Maryland women’s conference keynote asks for prayer for priests

Nina Morrison and Elaine Schott, both members of St. Ignatius in Hickory, chat during a break in Kathleen Beckman’s talk at the Maryland Catholic Women’s Conference Oct. 6 in Arbutus. (Mary Tilghman/Special to the Review)

ARBUTUS – Priests need spiritual mothers.

In a talk sprinkled with stories of Ss. Therese of Lisieux, Teresa of Avila, Mother Teresa of Kolkata and Pope John Paul II, keynote speaker Kathleen Beckman asked participants at the Maryland Catholic Women’s Conference Oct. 6 to pray for priests, to remain faithful to the church in spite of the clergy abuse scandals and to be like Mary.

Beckman, author of “When Women Pray” and president of the Foundation of Prayer for Priests, urged participants to pray for priests first, even before their own families.

“I am investing in my family when I invest in the priesthood,” she said, noting the gifts her family has received through priests, such as the sacraments.

“I love this (conference’s) theme, ‘Fearless’,” Beckman said, quoting St. John’s epistle: “Perfect love casts out fear.”

“Who among us knows how to love perfectly? The heart of our Redeemer,” she said. “Pray for love. Go to the heart of Jesus and pray for that perfect love to cast out fear.”

In the wake of clergy sexual abuse, Beckman asked participants to remain faithful to the church. She said the Foundation for Prayer for Priests has seen a 150 percent increase in membership since the news of allegations of misconduct against Archbishop Theodore McCarrick of Washington and the Pennsylvania attorney general’s report detailing abuse by priests there.

“Do not be afraid,” she said.

She asked participants to go to Mass more often, to pray together.

“Be that vessel of light God calls us to be,” she said. “If I went to Mass only on Sunday, I don’t know if I’d be Catholic. I have to go every day. The most powerful prayer in the church is liturgical prayer, the Mass.”

Prayer can be powerful, according to Beckman. Recalling the murder of her father-in-law, she wrestled with God, vengeful and angry. But as she prayed over a period of weeks, she released that need for vengeance and prayed for mercy for the murderer.

“I was flooded with awareness of his love,” she said. “Fear was gone. Joy returned.”

Citing Mary standing at the foot of the cross as an example of fearlessness, Beckman urged participants to seek a Marian heart: to follow her silence, her serenity, her surrender.

Kathleen Clagg, a secular Franciscan and member of St. Bartholomew in Manchester, and Abbie Loveland, a parishioner at St. John in Westminster, look over a display devoted to the history of the Oblate Sisters of Providence before attending the closing Mass of the annual Maryland Catholic Women’s Conference, held Oct. 6 in Arbutus. (Mary Tilghman/Special to the Review)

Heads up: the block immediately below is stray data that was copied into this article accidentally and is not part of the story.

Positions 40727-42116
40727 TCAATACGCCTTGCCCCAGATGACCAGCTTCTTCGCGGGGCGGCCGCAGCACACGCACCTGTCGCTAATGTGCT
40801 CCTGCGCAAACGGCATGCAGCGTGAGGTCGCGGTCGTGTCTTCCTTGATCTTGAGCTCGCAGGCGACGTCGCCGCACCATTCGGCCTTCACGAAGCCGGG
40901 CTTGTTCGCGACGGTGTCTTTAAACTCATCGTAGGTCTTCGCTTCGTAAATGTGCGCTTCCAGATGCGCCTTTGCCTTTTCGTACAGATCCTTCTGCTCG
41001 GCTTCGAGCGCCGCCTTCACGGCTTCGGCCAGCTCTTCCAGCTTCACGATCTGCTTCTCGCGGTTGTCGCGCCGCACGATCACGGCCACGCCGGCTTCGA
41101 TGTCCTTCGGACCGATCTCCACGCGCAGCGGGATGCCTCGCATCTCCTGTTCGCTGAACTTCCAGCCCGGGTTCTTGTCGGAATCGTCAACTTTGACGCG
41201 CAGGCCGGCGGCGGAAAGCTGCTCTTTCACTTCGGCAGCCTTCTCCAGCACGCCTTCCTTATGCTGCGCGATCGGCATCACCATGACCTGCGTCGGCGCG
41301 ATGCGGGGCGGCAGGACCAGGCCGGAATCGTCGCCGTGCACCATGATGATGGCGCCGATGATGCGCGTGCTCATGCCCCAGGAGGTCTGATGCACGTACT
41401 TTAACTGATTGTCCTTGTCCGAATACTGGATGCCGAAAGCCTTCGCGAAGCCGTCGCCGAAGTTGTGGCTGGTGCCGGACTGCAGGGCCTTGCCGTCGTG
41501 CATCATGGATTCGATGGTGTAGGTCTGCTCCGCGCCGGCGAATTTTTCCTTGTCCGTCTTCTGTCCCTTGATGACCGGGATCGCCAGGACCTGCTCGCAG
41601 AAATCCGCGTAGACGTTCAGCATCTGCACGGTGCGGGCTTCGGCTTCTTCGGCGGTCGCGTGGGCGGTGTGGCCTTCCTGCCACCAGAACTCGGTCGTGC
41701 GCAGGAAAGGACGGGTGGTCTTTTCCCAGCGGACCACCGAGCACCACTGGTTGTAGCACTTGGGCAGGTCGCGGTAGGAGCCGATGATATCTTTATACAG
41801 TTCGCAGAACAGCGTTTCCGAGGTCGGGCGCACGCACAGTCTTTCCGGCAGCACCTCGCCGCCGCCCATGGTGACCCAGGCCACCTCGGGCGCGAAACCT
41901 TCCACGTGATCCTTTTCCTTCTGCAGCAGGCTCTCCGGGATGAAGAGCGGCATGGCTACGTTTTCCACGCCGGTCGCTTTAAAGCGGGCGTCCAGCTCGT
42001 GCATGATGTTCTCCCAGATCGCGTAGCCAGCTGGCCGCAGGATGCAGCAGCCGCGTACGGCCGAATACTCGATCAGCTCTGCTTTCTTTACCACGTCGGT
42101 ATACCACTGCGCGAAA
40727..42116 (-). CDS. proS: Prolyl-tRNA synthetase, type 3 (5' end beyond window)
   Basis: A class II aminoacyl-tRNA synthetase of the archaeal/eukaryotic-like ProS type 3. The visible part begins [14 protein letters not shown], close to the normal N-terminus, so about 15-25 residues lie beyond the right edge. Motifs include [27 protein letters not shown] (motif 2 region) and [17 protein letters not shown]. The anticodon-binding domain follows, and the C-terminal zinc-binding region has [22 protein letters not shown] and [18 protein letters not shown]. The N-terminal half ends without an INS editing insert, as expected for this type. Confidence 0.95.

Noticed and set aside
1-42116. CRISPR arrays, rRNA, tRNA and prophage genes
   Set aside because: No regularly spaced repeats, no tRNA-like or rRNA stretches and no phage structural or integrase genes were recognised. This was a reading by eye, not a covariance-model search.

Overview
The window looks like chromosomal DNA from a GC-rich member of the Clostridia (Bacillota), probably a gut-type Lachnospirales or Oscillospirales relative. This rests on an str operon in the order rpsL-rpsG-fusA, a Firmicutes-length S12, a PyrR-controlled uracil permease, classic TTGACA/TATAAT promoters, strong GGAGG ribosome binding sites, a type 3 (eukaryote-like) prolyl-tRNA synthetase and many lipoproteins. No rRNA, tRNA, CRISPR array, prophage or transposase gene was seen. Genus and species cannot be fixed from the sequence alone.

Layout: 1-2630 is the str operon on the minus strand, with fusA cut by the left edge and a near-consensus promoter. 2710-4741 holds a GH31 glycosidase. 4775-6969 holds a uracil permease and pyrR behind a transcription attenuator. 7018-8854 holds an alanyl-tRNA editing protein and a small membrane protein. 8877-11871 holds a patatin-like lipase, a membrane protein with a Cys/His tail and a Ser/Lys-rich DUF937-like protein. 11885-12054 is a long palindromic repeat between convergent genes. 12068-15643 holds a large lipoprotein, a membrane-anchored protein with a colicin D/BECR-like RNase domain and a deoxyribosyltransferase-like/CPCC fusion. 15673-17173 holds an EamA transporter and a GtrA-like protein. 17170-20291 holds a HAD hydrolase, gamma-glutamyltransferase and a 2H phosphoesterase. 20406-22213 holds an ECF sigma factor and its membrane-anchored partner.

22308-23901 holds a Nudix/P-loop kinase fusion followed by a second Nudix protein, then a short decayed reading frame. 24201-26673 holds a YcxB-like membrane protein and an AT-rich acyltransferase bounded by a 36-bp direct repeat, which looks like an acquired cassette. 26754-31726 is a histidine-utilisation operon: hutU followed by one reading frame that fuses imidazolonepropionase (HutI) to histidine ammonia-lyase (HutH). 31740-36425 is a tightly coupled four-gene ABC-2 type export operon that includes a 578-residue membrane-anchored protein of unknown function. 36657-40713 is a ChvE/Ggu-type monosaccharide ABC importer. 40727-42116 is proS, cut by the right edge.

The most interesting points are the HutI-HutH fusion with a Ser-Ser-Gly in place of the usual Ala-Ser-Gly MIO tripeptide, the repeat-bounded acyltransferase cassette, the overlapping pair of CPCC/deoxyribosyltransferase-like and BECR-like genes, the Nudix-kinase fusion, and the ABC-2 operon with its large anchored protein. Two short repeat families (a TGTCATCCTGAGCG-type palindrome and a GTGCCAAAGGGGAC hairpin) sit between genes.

Mary’s silence at Calvary was transformed into adoration. Silence during prayer is a time to listen.

“The word was made flesh in the silence,” recounted Beckman, whose serenity remained even in her pain. “Mary teaches us to ponder our daily lives in the light of God’s love.”

Mary’s surrender to the will of God makes her our spiritual mother, she added, noting. “Mary will give birth to Jesus in us.”

The conference drew 290 women to hear keynote talks by Beckman and Ralph Martin, president of Renewal Ministries, an organization devoted to Catholic renewal and evangelization. Singer and worship leader Corrie Marie led music throughout the day.

The annual conference was shortened to a single day and moved from Mount St. Mary’s University to the motherhouse of the Oblate Sisters of Providence due to a scheduling conflict, according to Jeanne Link, a conference organizer.

Participants described the day’s talks and prayer as “powerful.”

“I feel so much strength coming and meeting with other women who are here,” said Sara Sraver, a parishioner of St. Joseph in Emmitsburg.

“Everybody reinforced God’s will and trusting God no matter how difficult it is,” said Michele Craig, a parishioner of Ss. Peter and Paul in Easton.

Tiffany Bianchi, a parishioner of St. John in Westminster, was attending her fifth conference.

It’s my one day to get away to pray and reflect and refocus,” she said. “We’re all in this together.”

Catherine Gara, a parishioner of St. Thomas Aquinas in Hampden, said the theme of “Fearless” drew her. “It’s something I have been feeling I should work on.”

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Mary K. Tilghman

Mary K. Tilghman

Mary Tilghman is a freelance contributor to the Catholic Review who previously served as managing editor, news editor and staff writer for the Review.

A parishioner of St. Ignatius in Baltimore, she and her husband have three adult children. Her first novel, “Divided Loyalties” (Black Rose Writing), a historical novel set in the aftermath of the Battle of Antietam, was published in 2017.